Landmarks in the Oral Cavity
Oral Tissues and Structures
Landmarks of the oral tissues include the palate, tongue, cheeks and floor of the mouth. It is significant to recognize the normal appearance of these structures during an intraoral examination of the patient.
Fauces – Passageway from oral cavity to pharynx.
Frenum – Raised folds of tissue that extend from the alveolar and the buccal and labial mucosa.
Gingiva – Mucosal tissue surrounding portions of the maxillary and mandibular teeth and bone.
Hard palate – Anterior portion of the palate which is formed by the processes of the maxilla.
Incisive papilla – A tissue projection that covers the incisive foramen on the anterior of the hard palate, just behind the maxillary central incisors.
Maxillary tuberosity – A bulge of bone posterior to the most posterior maxillary molar.
Maxillary/Mandibular tori – Normal bony enlargements that can occur either on the maxilla or mandible.
Mucosa – Mucous membrane lines the oral cavity. It can be highly keratinized (such as what covers the hard palate), or lightly keratinized (such as what covers the floor of the mouth and the alveolar processes) or thinly keratinized (such as what covers the cheeks and inner surfaces of the lips).
Palatine rugae – Firm ridges of tissues on the hard palate.
Parotid papilla – Slight fold of tissue that covers the opening to the parotid gland on the buccal mucosa adjacent to maxillary first molars.
Pillars of Fauces – Two arches of muscle tissue that defines the fauces.
Soft palate – Posterior portion of the palate. This is non-bony and is comprised of soft tissue.
Sublingual folds – Small folds of tissue in the floor of the mouth that cover the openings to the smaller ducts of the sublingual salivary gland.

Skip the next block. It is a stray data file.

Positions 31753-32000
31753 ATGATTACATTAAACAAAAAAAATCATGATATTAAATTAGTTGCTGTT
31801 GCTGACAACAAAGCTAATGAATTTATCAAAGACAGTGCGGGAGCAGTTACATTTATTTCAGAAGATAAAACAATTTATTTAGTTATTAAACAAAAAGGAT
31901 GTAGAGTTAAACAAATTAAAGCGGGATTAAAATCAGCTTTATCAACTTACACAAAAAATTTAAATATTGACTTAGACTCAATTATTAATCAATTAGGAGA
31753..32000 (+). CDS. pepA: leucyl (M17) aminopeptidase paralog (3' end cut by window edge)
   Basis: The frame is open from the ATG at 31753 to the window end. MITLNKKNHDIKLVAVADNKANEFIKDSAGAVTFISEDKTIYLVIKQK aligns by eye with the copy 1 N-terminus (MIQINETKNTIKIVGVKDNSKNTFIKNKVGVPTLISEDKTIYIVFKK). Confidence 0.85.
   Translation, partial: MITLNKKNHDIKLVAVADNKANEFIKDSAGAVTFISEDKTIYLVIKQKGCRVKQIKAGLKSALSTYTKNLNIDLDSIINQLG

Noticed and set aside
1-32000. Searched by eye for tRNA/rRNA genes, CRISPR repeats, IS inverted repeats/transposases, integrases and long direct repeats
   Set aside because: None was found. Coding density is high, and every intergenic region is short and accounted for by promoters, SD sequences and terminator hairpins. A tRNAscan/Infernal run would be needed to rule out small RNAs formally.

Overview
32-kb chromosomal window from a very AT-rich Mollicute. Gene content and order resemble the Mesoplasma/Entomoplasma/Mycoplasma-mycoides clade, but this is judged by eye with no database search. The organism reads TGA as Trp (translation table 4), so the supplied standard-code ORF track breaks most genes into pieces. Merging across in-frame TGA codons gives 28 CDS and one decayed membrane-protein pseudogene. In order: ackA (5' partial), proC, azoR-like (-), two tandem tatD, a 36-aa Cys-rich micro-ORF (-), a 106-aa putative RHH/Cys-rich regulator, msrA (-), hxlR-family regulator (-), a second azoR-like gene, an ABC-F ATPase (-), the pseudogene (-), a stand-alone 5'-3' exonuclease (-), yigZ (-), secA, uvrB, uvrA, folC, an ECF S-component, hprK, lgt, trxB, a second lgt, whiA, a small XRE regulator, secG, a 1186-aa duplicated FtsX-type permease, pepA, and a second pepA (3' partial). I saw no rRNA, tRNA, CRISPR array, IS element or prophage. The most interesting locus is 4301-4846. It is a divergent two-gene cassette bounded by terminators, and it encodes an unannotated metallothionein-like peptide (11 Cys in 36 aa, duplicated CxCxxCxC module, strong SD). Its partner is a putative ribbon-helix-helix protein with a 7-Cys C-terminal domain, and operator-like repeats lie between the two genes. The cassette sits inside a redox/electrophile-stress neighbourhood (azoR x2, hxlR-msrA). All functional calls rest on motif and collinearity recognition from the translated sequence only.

Submandibular gland – Located near the inferior border of the mandible in the submandibular fossa.
Tonsils – Lymphoid tissue located in the oral pharynx.
Uvula – A non-bony, muscular projection that hangs from the midline at the posterior of the soft palate.
Vestibule – Space between the maxillary or mandibular teeth, gingiva, cheeks and lips.
Wharton’s duct – Salivary duct opening on either side of the lingual frenum on the ventral surface of the tongue.
Figure 3. Landmarks of the Mouth and Tongue.
Landmarks of the tongue include the:
Apex of the tongue – The tip of the tongue.
Circumvallate papillae – Two v-shaped rows of larger, flat, cup shaped papillae on the posterior dorsum of the tongue. Each contains taste buds.
Dorsal surface – The top surface of the tongue.
Filiform papillae – Fine, small, cone shaped papillae covering most of the dorsum of the tongue. They are responsible for giving the tongue its texture and are responsible for the sensation of touch.
Foliate papillae – These papillae are large, red and leaf-like. They are located on the posterior, lateral surfaces of the tongue. They contain some taste buds.
Fungiform papillae – Deep red in color and are distributed over the dorsum of the tongue. Each one of these mushroom shaped papillae contains a taste bud.
Median sulcus – Slight depression in the middle of the dorsum of the tongue running from the tip to the base of the tongue.
Ventral surface – The underside of the tongue.